In their article, “The Endocrinology of Aging: A Mini-Review,” C. M. Jones and K. Boelaert discuss the role of hormonal composition alterations, which take place within the body during aging, in the process of disease development. As the authors note, the decrease in hormonal secretion affects multiple body systems and functions including reproduction, nutrition, and metabolism. It leads to various adverse changes in older adults including “reductions in bone, skin and skeletal muscle mass and strength, derangement of insulin signaling, increases in adipose tissue and effects on the immune function” (Jones and Boelaert 291). The researchers discuss this problem in detail based on the evidence collected from scholarly peer-reviewed sources and draw some recommendations regarding targeted treatment strategies aimed to improve elderly patients’ outcomes.
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In the article, a few studies revealing a potential connection between longevity and the mechanisms of hormonal secretion are reviewed. It is stated that “cell-autonomous reduced signaling through the insulin and IGF-I pathways leads to a reduction in the phosphorylation of their downstream intracellular targets AKT/protein kinase B (PKB) and serum/glucocorticoid-regulated kinase (SGK),” which ultimately results in “transcription of longevity genes and inhibition of their pro-aging counterparts” (Jones and Boelaert 292). It indicates a possible role of humoral factors in tissue aging. As for specific diseases defined by loss of hormones, the authors provide an example of osteoporosis. The disorder associated with the low mineral density of bones is especially common among menopausal women. It may occur due to estrogen loss, which provokes changes in the bone remodeling cycle. Additionally, it is observed that misbalances in steroid hormones, e.g., adrenal steroids DHEA and DHEA-S, increase the risk of immunodeficiency and cancer, while changes in the secretion of gut hormones, e.g., insulin, result in greater susceptibility to developing diabetes.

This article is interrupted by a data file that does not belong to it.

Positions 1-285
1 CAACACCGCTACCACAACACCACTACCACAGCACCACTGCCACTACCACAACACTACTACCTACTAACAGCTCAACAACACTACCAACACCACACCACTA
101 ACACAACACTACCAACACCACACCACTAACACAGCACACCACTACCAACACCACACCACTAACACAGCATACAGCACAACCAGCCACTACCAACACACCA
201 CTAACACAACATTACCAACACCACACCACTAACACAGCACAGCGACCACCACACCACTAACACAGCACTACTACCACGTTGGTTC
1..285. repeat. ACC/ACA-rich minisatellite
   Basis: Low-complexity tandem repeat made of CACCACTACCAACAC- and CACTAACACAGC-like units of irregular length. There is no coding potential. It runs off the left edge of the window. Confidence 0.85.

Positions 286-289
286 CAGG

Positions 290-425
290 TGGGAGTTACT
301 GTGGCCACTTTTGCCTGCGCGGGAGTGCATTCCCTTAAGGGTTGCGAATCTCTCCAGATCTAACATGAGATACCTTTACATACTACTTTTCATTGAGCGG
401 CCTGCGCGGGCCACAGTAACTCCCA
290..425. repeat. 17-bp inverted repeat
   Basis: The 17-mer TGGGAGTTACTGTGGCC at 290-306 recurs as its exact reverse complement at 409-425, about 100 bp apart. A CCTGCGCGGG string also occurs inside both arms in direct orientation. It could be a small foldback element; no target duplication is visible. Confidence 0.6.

Aging is commonly associated with diseases. It seems almost natural to experience the deterioration of body functions as you get older. As the study by Jones and Boelaert demonstrates, age-defined morbidities occur due to complex changes in essential organism networks, whereas an alteration in one body system inevitably affects another. In this way, hormonal loss impacts the dynamics of biological processes happening within the physical structure and consequently leads to altered health conditions. Nevertheless, the evidence summarized in the reviewed article suggests that the hormonal factor of aging and age-related morbidity can be intervened to enhance the quality of life and functionality in aging individuals. Clinical hormone replacement treatment can help patients at high risk of disease development. For instance, it may be suitable for women at the early stages of menopause as estrogen supplementation can prevent tissue loss and, in this way, decrease their propensity to osteoporosis.
However, one can also easily maintain hormonal balance through adherence to healthier lifestyles. Moreover, it is better to intervene in dieting behaviors and physical exercise engagement earlier in life than wait until the problems occur. One can also try to eliminate possible risk factors leading to hormonal misbalance including gut issues, overweight and obesity, high levels of inflammation, interaction with various toxins, excess exposure to stress, and so on. It is worth noticing that both mild and severe problems with hormonal secretion can take place across the lifespan and may affect even a young individual and then become aggravated with age. Sometimes they are defined by genetics and are hard to eliminate. Hormonal replacement treatment will be of tremendous help in this case. Nevertheless, one should still aim to maintain their own healthy psychological and physiological status to minimize the risks.